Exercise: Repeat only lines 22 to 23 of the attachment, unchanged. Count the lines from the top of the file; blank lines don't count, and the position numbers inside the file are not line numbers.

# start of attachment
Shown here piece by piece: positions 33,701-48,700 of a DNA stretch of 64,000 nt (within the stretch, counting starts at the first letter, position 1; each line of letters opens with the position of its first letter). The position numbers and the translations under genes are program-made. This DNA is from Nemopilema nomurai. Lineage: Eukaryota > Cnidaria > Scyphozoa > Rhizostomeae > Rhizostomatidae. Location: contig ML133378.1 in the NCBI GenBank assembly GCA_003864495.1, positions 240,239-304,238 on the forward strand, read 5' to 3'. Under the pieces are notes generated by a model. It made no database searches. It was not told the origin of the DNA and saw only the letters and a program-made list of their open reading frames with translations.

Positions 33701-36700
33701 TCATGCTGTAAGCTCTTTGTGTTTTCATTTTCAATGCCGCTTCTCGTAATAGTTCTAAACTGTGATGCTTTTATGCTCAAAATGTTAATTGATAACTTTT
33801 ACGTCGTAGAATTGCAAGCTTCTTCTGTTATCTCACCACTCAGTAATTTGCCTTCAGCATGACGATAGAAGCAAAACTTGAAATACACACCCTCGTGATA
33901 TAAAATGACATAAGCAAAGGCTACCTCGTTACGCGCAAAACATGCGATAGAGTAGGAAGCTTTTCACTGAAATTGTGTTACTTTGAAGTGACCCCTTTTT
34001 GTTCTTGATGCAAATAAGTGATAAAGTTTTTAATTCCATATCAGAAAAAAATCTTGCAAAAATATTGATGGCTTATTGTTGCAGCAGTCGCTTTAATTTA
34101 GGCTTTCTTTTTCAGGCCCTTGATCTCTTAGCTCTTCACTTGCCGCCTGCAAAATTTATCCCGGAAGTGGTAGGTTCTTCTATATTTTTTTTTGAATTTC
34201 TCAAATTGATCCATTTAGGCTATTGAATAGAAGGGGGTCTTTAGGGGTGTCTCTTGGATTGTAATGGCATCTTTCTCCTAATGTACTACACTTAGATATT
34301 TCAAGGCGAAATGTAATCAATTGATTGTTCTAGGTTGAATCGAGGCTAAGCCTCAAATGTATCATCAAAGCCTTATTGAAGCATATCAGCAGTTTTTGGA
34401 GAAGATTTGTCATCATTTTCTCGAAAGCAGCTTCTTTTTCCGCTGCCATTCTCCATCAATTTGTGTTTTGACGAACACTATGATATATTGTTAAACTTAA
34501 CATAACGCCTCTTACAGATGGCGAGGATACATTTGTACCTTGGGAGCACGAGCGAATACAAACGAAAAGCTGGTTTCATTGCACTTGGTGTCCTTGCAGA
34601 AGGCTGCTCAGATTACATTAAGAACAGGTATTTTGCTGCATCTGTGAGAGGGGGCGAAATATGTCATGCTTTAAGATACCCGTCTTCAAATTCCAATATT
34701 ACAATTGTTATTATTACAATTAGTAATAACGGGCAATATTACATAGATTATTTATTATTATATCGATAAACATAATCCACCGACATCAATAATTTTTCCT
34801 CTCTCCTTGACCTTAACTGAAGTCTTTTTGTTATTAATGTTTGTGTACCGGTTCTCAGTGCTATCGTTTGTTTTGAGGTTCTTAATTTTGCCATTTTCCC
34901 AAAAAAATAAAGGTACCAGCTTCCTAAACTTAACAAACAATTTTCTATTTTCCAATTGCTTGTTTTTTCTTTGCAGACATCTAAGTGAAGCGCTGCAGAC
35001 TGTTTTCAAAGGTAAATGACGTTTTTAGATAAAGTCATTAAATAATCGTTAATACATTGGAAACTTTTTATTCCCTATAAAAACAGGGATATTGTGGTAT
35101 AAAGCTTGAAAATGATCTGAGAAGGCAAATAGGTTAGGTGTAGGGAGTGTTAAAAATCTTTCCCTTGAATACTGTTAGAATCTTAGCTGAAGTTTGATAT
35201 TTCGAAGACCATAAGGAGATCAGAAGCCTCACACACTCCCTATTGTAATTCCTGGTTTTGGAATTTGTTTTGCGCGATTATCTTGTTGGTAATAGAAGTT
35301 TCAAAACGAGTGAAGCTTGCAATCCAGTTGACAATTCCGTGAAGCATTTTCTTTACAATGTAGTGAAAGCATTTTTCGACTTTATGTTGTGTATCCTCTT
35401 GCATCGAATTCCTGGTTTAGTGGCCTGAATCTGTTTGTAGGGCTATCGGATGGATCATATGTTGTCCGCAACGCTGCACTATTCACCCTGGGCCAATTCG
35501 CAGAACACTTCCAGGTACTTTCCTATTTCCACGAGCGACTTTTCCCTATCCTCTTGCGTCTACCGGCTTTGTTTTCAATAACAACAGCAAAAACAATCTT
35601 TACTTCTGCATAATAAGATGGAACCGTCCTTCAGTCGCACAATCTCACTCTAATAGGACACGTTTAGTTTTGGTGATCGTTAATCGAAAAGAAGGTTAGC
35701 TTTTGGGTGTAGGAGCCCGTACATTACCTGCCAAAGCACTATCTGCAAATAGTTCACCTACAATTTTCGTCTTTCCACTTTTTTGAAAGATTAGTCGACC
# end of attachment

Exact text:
35601 TACTTCTGCATAATAAGATGGAACCGTCCTTCAGTCGCACAATCTCACTCTAATAGGACACGTTTAGTTTTGGTGATCGTTAATCGAAAAGAAGGTTAGC
35701 TTTTGGGTGTAGGAGCCCGTACATTACCTGCCAAAGCACTATCTGCAAATAGTTCACCTACAATTTTCGTCTTTCCACTTTTTTGAAAGATTAGTCGACC